Following the European label of dabigatran benefits efficacy and safety

Patient outcomes using the European label for dabigatran. A post-hoc analysis from the RE-LY database.

Literature - Lip et al. Thromb Haemost. 2013 - Thromb Haemost. 2013 Dec 11

Lip GY, Clemens A, Noack H, et al.
Thromb Haemost. 2013 Dec 11;111(5). [Epub ahead of print]


In the RE-LY trial dabigatran etexilate 150 mg twice daily (D150) was found to be superior to warfarin for the primary endpoint of stroke and systemic embolism (SE) in atrial fibrillation, with a similar rate of major bleeding, while dabigatran 110 mg bid (D110) was non-inferior to warfarin with 20% fewer bleedings [1,2]. Subgroup analyses have revealed an age interaction for bleeding endpoints [3,4].
The European (EU) label recommends D110 when patients are >80 years old, or have an increased risk of bleeding (based on individual assessment of risk of bleeding in patients aged 75-80), or when they are on verapamil at baseline [5-8]. All other patients should receive the ‘preferred dose’ of D150.
In the United States, only D150 was approved by the FDA for the stroke prevention indication, with the availability of dabigatran 75 mg twice daily for patients with creatinine clearance 15-30 ml/min, although this dosage has not been tested in any phase III clinical trial [9]. It was considered by the FDA that no specific subgroups would benefit from D110.
This post-hoc simulation uses the RE-LY dataset to investigate how dabigatran, when used according to the recommended dose regimen in the EU label, would compare to well-controlled warfarin treatment (INR 2-3, median time in therapeutic range 67.3%).
For this simulation, a high risk of bleeding was defined by HAS-BLED score >3.  D110 and D150 recommended populations within the RE-LY population were defined. In both groups, the randomised doses (150 or 110 mg bid) or warfarin were compared with respect to efficacy and safety outcomes. Over- and undertreated groups were also considered within both groups.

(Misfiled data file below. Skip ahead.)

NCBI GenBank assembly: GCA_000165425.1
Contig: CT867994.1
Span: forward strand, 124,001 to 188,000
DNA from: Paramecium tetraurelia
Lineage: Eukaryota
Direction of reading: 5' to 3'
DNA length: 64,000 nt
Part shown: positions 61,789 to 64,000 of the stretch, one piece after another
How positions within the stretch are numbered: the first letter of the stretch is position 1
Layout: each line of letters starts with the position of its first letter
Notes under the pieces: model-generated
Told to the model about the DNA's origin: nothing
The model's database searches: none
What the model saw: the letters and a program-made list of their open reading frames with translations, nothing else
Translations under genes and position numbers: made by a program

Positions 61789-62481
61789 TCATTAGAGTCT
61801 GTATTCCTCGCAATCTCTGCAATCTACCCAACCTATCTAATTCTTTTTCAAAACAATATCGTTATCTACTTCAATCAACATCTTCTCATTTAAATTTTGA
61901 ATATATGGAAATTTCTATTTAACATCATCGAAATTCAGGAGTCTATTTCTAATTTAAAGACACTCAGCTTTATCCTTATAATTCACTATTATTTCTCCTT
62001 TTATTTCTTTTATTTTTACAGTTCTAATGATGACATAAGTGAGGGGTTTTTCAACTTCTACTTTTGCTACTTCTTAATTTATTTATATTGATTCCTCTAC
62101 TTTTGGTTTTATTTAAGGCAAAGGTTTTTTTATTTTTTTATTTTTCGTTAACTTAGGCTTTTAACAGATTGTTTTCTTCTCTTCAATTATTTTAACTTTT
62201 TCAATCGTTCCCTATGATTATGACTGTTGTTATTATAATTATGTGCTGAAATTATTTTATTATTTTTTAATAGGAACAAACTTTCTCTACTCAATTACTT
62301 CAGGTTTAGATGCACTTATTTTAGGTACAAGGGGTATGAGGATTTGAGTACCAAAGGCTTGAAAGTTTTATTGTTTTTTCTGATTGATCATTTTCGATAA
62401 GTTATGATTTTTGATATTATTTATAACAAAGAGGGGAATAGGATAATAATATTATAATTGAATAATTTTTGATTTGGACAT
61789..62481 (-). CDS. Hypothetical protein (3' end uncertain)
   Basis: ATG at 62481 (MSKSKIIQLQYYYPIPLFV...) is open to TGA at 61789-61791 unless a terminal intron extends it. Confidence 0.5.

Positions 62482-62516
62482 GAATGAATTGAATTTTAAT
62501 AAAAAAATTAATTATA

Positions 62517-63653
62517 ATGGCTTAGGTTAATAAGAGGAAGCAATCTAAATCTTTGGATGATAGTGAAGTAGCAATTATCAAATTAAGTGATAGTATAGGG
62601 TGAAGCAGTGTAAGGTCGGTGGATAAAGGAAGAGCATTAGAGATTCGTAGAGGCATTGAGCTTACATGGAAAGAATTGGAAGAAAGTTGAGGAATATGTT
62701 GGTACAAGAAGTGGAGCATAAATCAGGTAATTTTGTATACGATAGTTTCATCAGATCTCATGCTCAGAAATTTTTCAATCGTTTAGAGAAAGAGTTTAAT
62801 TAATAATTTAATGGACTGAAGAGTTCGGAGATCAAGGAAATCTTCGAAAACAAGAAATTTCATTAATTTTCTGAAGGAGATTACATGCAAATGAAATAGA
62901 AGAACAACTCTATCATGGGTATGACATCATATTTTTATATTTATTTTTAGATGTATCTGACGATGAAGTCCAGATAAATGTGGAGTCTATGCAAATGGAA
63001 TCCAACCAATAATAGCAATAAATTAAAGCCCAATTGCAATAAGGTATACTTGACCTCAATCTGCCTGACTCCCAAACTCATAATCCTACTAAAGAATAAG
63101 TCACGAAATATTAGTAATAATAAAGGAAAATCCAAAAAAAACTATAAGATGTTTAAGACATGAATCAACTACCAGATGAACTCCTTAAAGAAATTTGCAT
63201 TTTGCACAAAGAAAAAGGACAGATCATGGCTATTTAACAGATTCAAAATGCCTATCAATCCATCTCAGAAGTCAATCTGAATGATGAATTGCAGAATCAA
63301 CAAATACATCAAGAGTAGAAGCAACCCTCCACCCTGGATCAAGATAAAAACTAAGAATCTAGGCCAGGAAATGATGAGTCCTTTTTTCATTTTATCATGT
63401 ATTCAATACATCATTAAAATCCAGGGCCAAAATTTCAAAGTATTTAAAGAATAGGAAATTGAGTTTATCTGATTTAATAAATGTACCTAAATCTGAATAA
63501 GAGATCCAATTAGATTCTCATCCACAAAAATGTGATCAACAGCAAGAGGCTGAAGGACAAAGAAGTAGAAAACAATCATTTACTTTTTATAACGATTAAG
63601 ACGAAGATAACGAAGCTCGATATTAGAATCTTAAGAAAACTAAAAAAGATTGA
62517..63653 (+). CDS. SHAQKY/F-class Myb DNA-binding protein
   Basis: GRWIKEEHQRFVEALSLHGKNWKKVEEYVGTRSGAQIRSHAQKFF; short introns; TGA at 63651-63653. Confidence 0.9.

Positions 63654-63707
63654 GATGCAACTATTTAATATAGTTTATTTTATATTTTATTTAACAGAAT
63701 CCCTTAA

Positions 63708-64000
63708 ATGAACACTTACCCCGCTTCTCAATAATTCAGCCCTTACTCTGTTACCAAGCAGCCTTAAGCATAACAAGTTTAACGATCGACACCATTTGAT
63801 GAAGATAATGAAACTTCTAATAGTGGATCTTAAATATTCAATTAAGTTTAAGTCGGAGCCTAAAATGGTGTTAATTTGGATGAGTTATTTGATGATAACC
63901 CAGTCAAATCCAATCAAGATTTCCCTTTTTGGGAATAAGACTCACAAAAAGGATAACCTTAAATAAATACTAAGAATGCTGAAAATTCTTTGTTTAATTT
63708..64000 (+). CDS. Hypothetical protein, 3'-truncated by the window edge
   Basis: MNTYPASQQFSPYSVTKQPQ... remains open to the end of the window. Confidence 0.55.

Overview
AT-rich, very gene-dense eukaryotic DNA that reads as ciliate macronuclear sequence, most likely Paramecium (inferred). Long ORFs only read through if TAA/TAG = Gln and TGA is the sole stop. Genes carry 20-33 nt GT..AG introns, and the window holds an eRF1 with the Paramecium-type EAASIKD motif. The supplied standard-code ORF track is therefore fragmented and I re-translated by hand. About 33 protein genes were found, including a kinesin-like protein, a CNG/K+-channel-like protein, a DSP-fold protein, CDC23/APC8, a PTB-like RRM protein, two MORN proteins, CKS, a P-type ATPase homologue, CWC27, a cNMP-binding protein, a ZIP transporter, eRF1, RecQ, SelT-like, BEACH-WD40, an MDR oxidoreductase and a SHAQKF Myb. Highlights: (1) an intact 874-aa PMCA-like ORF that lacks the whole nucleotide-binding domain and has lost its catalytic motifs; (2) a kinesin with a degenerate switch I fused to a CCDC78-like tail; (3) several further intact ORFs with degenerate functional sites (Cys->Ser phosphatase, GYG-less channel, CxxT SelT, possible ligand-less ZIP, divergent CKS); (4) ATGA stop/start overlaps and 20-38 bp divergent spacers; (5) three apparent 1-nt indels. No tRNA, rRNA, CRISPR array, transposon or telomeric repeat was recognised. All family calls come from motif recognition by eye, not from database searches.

Main results

  • EU label-simulated dabigatran treatment was associated with significant reductions in the primary endpoint of stroke and SE (relative risk reduction (RRR): 26%), and in the secondary endpoints of haemorrhagic stroke (RRR: 78%), death (RRR: 14%) and vascular death (RRR: 20%), but not ischaemic stroke and MI, compared to warfarin.
    Net clinical benefit was also significantly improved after dabigatran, as compared to warfarin.
  • Major bleeding was significantly reduced with EU label simulated dabigatran treatment (RRR: 15%), as well as life-threatening bleeding (RRR: 28%), ICH (RRR: 72%) and ‘any bleeding’ (RR: 14%), but not gastrointestinal bleeding, when compared to warfarin.
  • The number needed to treat vs. warfarin (NNTw) for net clinical benefit (NCB) was 107 (95%CI: 61-373) with EU label simulated treatment. NNTw for reduction of stroke/SE was 226 (95%CI: 133-748), for reducing death it was 173 (95%CI: 93-1118) and for vascular death it was 190 (95%CI: 108-747).